Companies hire contractors to add value to their organisation, wanting them to apply their skills and experience to a project or other organisational goal. Value means different things to every organisation, so firstly it is important to make sure you fully understand what the organisation wants to achieve in the project or goal they have hired you to be part of.
Understanding what the organisation wants to achieve should start when you first speak to your recruitment consultant who will be able to provide a solid basis for you to continue your understanding in the interview.
What are your next steps?
Once you have an understanding of what the organisation wants to achieve you can then decide on the best ways to make yourself an indispensible member of the team. Adding value in an organisation is not only about applying your expertise but also about your productivity and the profit you can make the company. Simply completing the responsibilities listed in your job description will not be enough to make you a valued team member. Below are ways you can add value to the organisation you are contracting for to prove your ROI and increase your chances of getting your contract extended and your rate of pay increased.
- Measurable to the bottom line: ask yourself if there are any ways you can save the company money. Is there something you can do to generate sales? Perhaps there is a process that can be streamlined?
- Visibility: Be visible in the organisation. Instead of emailing walk over to your colleague’s desk, volunteer for extra project activities outside your job description, represent your team at meetings or ask to go along so you can be more involved and meet a wider range of teams.
- Build relationships: It important you get to know your team. You don’t need to become friends or socialise outside of work hours but make an effort to be involved and friendly at work.
- Enhancing your skills: If there is additional training on offer you should take it. It shows that you are willing to learn and take a keen interest in the project, and it may even provide an opportunity for you to network with other employees.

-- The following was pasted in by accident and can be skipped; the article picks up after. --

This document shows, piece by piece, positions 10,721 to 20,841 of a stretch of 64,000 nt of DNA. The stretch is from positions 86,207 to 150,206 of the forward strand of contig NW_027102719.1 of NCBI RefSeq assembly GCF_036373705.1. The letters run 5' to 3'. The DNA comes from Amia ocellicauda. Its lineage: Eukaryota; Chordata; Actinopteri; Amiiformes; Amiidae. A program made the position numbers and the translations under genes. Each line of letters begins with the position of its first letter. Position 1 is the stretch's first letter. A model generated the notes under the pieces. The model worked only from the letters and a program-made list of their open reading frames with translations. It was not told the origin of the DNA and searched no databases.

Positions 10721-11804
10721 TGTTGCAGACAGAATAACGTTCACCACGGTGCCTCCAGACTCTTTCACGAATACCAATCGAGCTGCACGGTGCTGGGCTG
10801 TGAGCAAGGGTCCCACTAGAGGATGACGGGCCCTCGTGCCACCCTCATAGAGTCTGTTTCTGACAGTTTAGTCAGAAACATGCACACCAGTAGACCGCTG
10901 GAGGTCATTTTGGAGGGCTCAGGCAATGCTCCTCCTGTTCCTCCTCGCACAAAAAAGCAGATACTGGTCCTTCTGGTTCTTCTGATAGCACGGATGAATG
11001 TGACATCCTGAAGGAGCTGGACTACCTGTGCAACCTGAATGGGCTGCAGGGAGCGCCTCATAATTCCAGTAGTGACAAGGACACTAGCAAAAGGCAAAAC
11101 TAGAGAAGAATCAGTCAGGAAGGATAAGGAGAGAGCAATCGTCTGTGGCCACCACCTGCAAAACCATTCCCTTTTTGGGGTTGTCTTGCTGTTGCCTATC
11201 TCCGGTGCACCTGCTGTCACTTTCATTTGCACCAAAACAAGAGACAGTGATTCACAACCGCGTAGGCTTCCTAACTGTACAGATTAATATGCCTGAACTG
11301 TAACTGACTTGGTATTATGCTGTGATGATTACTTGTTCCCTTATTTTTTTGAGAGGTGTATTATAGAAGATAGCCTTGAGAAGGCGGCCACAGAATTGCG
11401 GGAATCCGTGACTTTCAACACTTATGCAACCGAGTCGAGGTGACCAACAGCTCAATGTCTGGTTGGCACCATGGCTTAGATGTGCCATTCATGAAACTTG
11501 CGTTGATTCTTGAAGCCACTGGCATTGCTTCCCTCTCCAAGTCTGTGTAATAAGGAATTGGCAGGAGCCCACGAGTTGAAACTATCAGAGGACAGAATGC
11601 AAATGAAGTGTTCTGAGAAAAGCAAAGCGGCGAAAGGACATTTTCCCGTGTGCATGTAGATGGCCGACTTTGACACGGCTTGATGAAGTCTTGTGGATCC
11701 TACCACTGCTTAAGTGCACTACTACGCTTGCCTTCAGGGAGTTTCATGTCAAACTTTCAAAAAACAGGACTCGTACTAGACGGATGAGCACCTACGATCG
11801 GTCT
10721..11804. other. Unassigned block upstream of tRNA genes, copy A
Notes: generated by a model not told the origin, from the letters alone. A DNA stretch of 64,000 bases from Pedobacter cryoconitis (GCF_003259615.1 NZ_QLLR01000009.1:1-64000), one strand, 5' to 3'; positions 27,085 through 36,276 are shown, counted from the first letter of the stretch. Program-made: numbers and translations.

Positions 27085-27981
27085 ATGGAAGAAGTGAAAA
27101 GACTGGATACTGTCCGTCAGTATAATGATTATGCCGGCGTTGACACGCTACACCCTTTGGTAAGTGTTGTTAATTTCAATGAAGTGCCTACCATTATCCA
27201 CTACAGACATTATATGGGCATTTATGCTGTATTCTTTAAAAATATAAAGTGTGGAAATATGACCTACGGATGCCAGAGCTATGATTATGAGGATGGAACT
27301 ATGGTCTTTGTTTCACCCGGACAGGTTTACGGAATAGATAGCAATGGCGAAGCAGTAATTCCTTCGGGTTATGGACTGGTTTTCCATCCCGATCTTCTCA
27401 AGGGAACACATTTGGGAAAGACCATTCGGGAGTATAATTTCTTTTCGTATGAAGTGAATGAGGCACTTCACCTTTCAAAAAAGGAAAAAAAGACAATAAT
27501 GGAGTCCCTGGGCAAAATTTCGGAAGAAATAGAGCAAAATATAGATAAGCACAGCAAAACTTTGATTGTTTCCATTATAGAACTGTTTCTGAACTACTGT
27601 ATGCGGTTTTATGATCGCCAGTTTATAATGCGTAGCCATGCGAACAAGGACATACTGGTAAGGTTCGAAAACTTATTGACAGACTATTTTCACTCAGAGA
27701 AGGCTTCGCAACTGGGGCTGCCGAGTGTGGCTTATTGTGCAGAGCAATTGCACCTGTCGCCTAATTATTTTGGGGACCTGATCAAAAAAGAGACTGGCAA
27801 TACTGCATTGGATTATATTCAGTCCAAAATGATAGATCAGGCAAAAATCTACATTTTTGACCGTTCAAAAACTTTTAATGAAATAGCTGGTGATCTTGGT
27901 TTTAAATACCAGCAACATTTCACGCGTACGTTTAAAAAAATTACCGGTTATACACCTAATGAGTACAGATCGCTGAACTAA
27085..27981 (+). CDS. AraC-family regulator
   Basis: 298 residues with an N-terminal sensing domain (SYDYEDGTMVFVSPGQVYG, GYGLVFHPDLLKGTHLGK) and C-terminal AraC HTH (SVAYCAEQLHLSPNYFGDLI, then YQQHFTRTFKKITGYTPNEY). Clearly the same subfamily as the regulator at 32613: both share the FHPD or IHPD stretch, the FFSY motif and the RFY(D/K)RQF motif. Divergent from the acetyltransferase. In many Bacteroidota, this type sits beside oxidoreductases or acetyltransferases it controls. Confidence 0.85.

- Be proactive: If you’re experiencing a quiet day ask you manager for something to do. Being proactive can go a long way and will also help with your visibility.
- Professional: Take your job seriously – be punctual, respectful of colleagues and company property, wear appropriate business attire and be diligent in the work you perform. This also means not connecting with social media during work hours.
- Avoid politics: Try not to get involved in office politics. It can be difficult to do but you will be more highly regarded if you avoid the politics and gossip.
- Ask for feedback: One of the best ways to learn is by seeking feedback. Asking for feedback will demonstrate you are looking to improve your skills and that you value your supervisor’s experience.
- Awareness: Make sure your supervisor knows about any improvements you have made but be modest and find a way to do let them know without screaming about how good you are.
- Take responsibility: It is your responsibility to fill out your timesheets, expense forms and any other paperwork required by the organisation. They are simple but making sure these tasks are done illustrates you are responsible, reliable and organised.
Finally, deliver what you promise on your CV and in the interview. If you fail on this and don’t apply your skills and experience to the best of your ability then the additional value add you perform will be of little consequence to whether or not your contract gets extended. By performing to the best of your ability, doing what you set out do and going above and beyond your job description you will be able to prove your ROI and be in a strong position to have your contract extended or at the very least come highly recommended for future contracts.
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